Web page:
The group began holding rehearsals where each speaker had the opportunity to practice their speech and get personalized feedback from the organizers before facing an audience of students and professors. Now a staple of DASL, these practice sessions have proven important in helping speakers reinforce their message and feel ready to share their stories.

One of these speakers was Ege Yalcinbas, who holds a doctorate in neuroscience. student who presented in Spring 2021. In the lab, Yalcinbas studies the neural circuits of learning and motivation. In her DASL talk, she described what motivated her in her career.

Ege Yalcinbas

Ege Yalcinbas

As she guided the audience on her winding path to science, a central message emerged: she was not “destined” to become a neuroscientist, but through practical support (fellowships, prizes, invitations to conferences) and social (family, friends and mentors), she has now become one.

“My question is, how do we make science a space where anyone interested can stumble upon and feel comfortable? How do we remove the barriers that prevent people from following their interests and landing safely here? That’s how I think about diversity.

For Yalcinbas, who was born and raised in Istanbul, Turkey, before her family moved to the United States, one of the early attractions of science was its universality and objectivity.

“I was a Middle Eastern immigrant in post-9/11 America,” Yalcinbas said, “but in science class, it didn’t matter where I was from, my name, or what I looked like. I could almost escape those parts of my identity and just nerd out.

But like many students from underrepresented backgrounds, Yalcinbas began to struggle with this erasure as she progressed through her research career. She sensed that many scientists seemed to leave their unscientific identities at the lab door.

“I felt like I had to suppress my identities — as an immigrant, as a woman, as an artist — to be taken seriously, but now I’m claiming them.”

After her speech, Yalcinbas received a flurry of emails from students regarding her view of diversity and her difficulties in assimilating, but the response that surprised her the most was from the faculty in the audience.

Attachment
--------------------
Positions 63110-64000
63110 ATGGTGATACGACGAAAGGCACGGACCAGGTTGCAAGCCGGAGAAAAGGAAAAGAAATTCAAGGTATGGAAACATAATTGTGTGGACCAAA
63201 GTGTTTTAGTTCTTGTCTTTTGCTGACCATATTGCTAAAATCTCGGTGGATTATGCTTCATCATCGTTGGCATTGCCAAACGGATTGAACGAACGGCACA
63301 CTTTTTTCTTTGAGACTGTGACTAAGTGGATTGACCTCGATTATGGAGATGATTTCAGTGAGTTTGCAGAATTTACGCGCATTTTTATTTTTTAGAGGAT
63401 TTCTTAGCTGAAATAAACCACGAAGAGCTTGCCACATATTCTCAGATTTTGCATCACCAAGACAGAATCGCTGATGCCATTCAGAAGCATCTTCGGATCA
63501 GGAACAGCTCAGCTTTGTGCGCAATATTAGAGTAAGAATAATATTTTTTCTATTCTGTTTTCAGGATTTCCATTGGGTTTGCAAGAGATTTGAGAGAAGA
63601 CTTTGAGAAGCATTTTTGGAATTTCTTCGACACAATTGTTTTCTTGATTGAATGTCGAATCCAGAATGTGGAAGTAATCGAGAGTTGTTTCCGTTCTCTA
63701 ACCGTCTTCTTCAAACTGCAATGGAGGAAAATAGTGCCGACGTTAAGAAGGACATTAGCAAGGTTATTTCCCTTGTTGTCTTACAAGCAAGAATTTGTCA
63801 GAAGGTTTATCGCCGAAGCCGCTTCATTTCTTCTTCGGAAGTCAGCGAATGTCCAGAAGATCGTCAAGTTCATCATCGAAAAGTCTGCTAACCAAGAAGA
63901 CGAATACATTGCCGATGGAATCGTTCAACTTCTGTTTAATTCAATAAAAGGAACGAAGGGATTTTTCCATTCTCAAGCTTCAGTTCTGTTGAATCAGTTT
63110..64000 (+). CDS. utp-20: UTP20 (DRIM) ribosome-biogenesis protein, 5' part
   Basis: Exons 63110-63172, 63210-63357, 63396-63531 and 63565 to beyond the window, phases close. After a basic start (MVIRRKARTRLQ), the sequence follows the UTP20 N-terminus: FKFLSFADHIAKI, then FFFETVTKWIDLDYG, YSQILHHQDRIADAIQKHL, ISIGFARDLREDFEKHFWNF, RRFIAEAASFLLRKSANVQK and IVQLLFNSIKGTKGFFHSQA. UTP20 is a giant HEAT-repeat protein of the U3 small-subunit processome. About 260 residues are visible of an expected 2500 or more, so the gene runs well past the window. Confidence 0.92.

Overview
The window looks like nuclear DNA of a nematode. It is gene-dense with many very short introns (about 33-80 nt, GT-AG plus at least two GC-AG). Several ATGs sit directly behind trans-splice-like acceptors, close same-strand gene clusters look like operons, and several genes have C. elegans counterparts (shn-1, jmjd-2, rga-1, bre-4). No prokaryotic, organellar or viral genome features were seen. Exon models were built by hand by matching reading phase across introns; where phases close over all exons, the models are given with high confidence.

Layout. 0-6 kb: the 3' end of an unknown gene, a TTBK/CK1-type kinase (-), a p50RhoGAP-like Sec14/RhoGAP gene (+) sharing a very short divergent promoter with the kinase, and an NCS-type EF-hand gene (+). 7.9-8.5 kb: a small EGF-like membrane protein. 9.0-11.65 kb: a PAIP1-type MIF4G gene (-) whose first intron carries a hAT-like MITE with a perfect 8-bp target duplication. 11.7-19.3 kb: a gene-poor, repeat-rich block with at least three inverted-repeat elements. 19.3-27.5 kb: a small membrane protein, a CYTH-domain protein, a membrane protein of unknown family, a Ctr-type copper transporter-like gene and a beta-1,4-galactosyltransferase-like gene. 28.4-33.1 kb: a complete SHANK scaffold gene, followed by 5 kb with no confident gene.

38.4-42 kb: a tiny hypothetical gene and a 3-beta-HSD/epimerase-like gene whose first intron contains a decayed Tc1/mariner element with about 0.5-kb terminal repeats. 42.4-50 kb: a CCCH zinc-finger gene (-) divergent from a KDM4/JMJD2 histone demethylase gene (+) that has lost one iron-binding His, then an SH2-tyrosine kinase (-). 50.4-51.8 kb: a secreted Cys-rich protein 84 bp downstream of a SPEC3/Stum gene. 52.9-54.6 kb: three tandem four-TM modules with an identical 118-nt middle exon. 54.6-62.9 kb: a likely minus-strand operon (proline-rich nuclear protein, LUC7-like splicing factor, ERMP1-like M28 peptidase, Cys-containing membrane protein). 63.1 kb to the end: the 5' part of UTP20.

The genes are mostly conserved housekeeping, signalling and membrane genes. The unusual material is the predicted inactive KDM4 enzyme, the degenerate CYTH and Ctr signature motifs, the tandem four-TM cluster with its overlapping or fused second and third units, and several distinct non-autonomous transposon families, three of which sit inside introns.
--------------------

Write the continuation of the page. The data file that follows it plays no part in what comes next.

“I thought it would be intimidating to share my story with teachers, but I really felt empowered by the dynamics. At a DASL seminar, teachers are the ones who listen and learn from you. And they can take that information back to their departments where they make decisions about program funding and culture. It’s a really creative way to come together and make things happen.

The future of DASL is bright

The CZI grant funding will usher in a new era for DASL at UC San Diego and its growing list of partner institutions. Some funds will be used to support their annual Diversity and Science Symposium, where leaders from each university meet and exchange ideas. Yeo also plans to engage local biotech leaders who could provide insight into how other science-based industries are approaching EDI.

Another part of the grant will be allocated to honorariums for future speakers and volunteers. Yeo said he hopes this reward system will help faculty members appreciate the work graduate students put into this initiative, in addition to their lab work.

“Thanks to this recent funding from CZI Science, DASL is well on its way to becoming a national movement,” Yeo said, “and it all started with the incredible interns here at UC San Diego.”